It all started with just three blokes throwing a rugby ball about.
This sparked an idea and these men decided to create the first gay-inclusive rugby club in Wales.
The Cardiff Lions RFC began with just a few men playing touch rugby, but this soon changed.
Before long, the team were competing with other gay-inclusive rugby teams across the UK, and making a name for themselves as the only gay-inclusive team in Wales.
It stayed like this for a decade, until the Swansea Vikings were set up; however they remain the only two clubs in Wales.
Now, the Cardiff Lions are celebrating 15 years of love and pride; competing locally, nationally and worldwide.
Daniel Guy, 28, from Canton, a Digital Marketing Consultant, joined the team in 2016. He found the Cardiff Lions at a time when he needed them most.
“I used to live in London. I had mental health problems and crashed out of work to take a break. I felt isolated.
“One day I was speaking to someone and they invited me along and I did it. I just fell into it. I’d never played before – the club environment is so welcoming.”
Although the team is made up of primarily gay members, you don’t have to be gay to play. The Lions welcome anyone, whatever their sexuality or gender-identification, and have 40 registered players aged 18 to 50.
Mr Guy continued: “We find that for gay men, there are less opportunities to play rugby than gay women.
“We are part of a gay community nationwide. We allow anyone with any ability. It doesn’t matter what your sexuality or gender is.”
With the homophobic attack in Cardiff on Gareth Thomas, the former Wales rugby union international, in November last year, it is easy to understand why a gay-inclusive club like the Cardiff Lions is so important.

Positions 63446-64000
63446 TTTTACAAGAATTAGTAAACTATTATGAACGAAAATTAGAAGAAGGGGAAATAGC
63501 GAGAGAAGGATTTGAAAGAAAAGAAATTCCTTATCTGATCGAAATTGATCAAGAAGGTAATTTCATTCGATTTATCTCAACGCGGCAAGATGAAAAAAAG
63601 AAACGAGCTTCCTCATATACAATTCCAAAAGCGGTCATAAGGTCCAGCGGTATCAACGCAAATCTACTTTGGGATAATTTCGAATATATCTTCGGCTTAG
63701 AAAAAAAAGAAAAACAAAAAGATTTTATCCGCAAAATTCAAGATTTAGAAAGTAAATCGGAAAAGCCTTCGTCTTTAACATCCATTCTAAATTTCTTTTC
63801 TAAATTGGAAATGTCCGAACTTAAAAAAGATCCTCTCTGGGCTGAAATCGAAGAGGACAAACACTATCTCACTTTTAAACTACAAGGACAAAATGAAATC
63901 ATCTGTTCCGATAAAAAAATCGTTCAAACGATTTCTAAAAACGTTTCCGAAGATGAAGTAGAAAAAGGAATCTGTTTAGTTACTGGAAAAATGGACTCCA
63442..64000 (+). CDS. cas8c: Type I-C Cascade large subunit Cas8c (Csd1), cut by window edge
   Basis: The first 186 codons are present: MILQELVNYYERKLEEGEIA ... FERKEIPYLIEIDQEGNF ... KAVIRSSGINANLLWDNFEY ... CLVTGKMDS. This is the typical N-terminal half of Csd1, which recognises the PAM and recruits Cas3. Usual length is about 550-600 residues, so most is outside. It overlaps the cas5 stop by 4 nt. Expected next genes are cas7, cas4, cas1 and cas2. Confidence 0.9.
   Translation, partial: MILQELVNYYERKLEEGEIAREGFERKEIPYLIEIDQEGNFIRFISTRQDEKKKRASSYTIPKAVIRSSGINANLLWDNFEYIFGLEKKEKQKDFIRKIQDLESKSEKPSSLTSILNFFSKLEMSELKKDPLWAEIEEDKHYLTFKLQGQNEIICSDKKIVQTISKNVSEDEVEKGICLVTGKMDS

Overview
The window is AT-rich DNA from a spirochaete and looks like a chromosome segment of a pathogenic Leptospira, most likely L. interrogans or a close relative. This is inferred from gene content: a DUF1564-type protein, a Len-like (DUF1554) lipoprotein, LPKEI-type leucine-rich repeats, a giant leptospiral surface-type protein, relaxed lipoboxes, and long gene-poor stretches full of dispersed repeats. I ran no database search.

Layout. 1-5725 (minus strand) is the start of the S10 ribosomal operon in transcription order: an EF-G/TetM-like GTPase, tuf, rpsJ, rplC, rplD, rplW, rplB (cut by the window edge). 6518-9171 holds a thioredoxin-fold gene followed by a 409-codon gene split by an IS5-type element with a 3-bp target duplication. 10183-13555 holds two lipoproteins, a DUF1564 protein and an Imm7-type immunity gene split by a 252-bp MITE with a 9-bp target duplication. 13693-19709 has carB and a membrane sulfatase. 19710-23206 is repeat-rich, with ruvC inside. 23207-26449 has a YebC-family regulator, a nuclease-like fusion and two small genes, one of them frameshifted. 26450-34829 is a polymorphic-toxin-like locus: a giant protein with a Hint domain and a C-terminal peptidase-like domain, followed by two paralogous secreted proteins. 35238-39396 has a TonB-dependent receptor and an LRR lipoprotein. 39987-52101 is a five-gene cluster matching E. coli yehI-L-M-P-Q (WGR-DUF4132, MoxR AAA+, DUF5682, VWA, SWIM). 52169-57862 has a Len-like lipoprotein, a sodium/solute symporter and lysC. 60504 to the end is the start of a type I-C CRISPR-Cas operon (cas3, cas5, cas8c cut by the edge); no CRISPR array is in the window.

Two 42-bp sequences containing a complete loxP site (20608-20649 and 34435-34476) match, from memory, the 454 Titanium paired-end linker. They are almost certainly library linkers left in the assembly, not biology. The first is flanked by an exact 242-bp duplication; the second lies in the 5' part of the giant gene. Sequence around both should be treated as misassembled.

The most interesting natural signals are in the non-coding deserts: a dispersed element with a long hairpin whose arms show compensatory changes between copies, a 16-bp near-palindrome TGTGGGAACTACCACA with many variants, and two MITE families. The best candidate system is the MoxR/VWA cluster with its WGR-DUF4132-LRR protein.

Indeed, it has only been 22 years since the world’s first gay-inclusive rugby union team was created, the Kings Cross Steelers in London.
Felix Murphy, 27, from Penarth, an Assistant Maintenance Engineer for Network Rail, had never played rugby before joining the Cardiff Lions four years ago.
He said: “I’m straight – I was put off rugby because of the hyper-macho reputation – you know, you’d see an article on LadBible of the initiations where they would be naked with chickens.
“Everyone was really welcoming and nice. You just come down and throw a ball about.”
Initiatives like Stonewall’s Rainbow Laces campaign each year encourage teams to show their support for lesbian, gay, bi-sexual and transgender (LGBT) equality and exclusivity in sports.
However, Mr Murphy believes this shouldn’t be limited to just a day: “It does frustrate me because when there’s Stonewall, they wear rainbow laces and it’ll be a big deal for that one game but why can’t it be for every game?”
Jarrod Vaughan Roberts, 33, a Pharmacist from Pontcanna, joined the club in 2017.
He said: “I was quite late coming out so I didn’t have many friends in the gay community. You can make friends and play rugby – this gives me the chance.
“If someone told me three or four years ago, I would have probably laughed in your face.”
The Cardiff Lions Chairman, Gareth Waters, has been part of the club for five and-a-half years, working as captain, coach and now chairman.
He said: “It’s for the kids at the back of the class that come into rugby later on in life where we can teach them rugby and train them up.
“The point of the club like this is rugby is the perfect – whether you’re fat, thin, big or small you can play. It doesn’t matter who you are or what you are, rugby has a place for you.”
Adam Harrison, the Regional Representative from International Gay Rugby (IGR), said: “It is a great form of social activism whereby we can be who we are, show what we do and prove to the world that we are no different from anybody else.
“When asked why there is a need for our kinds of clubs, that it’s not about a need for a club for LGBTQI+ people; but a beacon for those who don’t feel comfortable heading to a regular club.”
The club are preparing to play teams from across Europe this year in Dublin for the Union Cup which celebrates rugby with the LGBT community.